Implementation support: Visualisation of your supply chain

The starter kit in the "Sustainable Supply Chain" tool from the Bavarian State Office (in German only) for the Environment contains a template for visualising the supply chain. Please feel free to add to this if necessary. Use this as a starting point and add elements if necessary.

Source:
Online-Tool | Bavarian State Office for the Environment | Nachhaltigkeitsmanagement für KMU – Nachhaltige Lieferkette. Process steps and starter kit | Available here

1.3

Get support from management

reading time approx. 3 min

The strategic direction and the creation of the policy statement should be supported by management from the beginning, which would provide your company with the tools to approach due diligence processes with the necessary commitment.

Implementation: How to proceed?

Sensitise the management
  • Make management, the supervisory board and shareholders aware of the importance of environmental and human rights due diligence along the entire value chain for your company.
  • Shed light on the various topics that your management can relate to, such as increasing regulatory requirements, increased expectations from clients and consumers as well as the possibility of establishing more robust value chains in order to improve product quality and delivery reliability.
  • Secure the support and backing of the management for the implementation of the due diligence processes – from the strategic enshrining of the process to the complaint’s management. 
  • Try to ensure that support is not only expressed in revised corporate principles, but that it is specific and direct. This includes, in particular, the provision of adequate human and financial resources.

Business & human rights - An introduction

Implementation support: Familiarise yourself with relevant sustainability issues and risks
  • Identify the key sustainability issues in your industry before you talk to management. This will prevent the exchange from becoming too abstract and inaccessible to management.
  • Engage (at least briefly) with the risk analysis that follows in phase 2.
  • The CSR Risk Check is a good first source for identifying environmental and human rights risks.
  • The guideline "5 steps to managing the human rights impacts of your company" by the DGCN (in German only) helps to get an overview of your own activities and supply chains as well as possible human rights risks.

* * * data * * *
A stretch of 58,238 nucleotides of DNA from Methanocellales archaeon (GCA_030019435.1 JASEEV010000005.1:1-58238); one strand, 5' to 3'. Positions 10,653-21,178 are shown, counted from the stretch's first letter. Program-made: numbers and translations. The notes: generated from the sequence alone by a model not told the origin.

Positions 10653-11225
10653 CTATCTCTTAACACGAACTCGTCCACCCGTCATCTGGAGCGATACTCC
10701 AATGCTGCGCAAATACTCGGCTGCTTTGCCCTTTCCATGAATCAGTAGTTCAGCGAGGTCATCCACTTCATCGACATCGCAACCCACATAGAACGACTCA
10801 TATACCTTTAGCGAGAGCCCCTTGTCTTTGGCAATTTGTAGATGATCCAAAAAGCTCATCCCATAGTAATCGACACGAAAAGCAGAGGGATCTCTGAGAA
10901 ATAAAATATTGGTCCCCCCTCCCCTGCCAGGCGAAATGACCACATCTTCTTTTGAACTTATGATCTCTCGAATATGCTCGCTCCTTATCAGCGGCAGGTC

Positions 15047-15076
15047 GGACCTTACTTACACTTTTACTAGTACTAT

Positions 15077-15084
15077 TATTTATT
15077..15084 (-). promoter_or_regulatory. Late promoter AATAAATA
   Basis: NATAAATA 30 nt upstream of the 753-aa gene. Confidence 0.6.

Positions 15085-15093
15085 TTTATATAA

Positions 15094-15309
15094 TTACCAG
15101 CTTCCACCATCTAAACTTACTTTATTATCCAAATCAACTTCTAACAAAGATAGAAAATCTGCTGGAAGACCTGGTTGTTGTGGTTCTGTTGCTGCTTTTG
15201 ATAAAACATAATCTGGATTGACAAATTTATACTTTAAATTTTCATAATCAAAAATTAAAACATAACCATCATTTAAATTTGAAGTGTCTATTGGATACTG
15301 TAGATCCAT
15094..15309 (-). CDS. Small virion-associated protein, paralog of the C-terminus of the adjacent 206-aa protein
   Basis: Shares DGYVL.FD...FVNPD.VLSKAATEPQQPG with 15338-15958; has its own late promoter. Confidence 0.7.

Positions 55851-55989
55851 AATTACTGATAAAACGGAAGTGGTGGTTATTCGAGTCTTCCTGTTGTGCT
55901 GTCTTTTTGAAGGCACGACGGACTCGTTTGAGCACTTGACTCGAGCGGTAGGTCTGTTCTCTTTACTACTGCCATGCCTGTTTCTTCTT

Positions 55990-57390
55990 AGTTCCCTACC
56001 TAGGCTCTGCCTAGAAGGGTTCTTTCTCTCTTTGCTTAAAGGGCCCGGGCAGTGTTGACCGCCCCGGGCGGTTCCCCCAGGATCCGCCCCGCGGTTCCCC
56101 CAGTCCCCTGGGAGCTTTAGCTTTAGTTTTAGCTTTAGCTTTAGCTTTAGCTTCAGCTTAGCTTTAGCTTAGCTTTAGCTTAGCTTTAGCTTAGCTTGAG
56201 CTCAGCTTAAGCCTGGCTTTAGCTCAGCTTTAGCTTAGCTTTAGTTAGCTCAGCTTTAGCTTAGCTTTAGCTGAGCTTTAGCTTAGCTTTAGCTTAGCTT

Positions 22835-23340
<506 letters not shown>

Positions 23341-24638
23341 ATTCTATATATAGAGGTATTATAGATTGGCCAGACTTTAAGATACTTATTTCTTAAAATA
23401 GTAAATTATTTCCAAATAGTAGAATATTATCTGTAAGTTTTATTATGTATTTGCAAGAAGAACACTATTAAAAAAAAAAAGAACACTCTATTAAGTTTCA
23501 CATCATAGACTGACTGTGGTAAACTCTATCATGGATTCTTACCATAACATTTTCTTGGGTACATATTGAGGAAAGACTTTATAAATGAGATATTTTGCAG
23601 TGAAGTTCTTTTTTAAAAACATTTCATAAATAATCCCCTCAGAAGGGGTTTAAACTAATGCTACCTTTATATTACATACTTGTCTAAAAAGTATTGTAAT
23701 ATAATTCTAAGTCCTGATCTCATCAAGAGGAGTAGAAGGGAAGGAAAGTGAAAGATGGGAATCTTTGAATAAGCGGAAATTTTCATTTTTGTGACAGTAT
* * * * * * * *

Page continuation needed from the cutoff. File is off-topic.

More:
• A look at sustainability reports from companies in your sector can also be helpful. The website “Ranking of Sustainability Reports" provides an overview of good sustainability reports.
Start the exchange in the company in order to establish corporate due diligence
  • To ensure that the respect for human rights and the protection of the environment along the entire value chain flow even more embedded in your corporate culture, the support of the company's management is important.
  • Even if the topic is only dealt with in more detail later in the process, you should discuss at an early stage how both supervision and coordination (vertical embedding) and operational implementation (horizontal embedding) can be designed (see step 3.2 Embedding the topic in the company).
  • Determine whether, for example, there should be a cross-departmental team that coordinates the topic.
  • Think about whether the responsibility (at the beginning) should be in the hands of a single person, or whether several people from different departments should drive the topic forward.
  • Decide which departments are relevant in order to translate the corporate principles into concrete measures. As an SME, you don't need to make this process too complicated. It is important, however, that the knowledge of the various departments can be gathered and used.
Global Compact Network Germany

The United Nations Global Compact is the world's largest initiative for responsible corporate governance. Based on ten universal principles and the Sustainable Development Goals (SDGs), it pursues the vision of an inclusive and sustainable global economy for the benefit of all people, communities and markets, today as well as in the future.

The Global Compact Network Germany (DGCN) brings together around 600 German companies and organizations that have signed the UN Global Compact. In the network, they can find out more about corporate responsibility issues and work together on practical solutions.

The DGCN offers various methods of support in the areas of human rights, the environment, anti-corruption and the SDGs. Through regular webinars, workshops and trainings as well as numerous publications, the DGCN supports companies by providing practical information, opportunities for learning and discussing about the integration of sustainability aspects as well as the implementation of due diligence processes.

1.4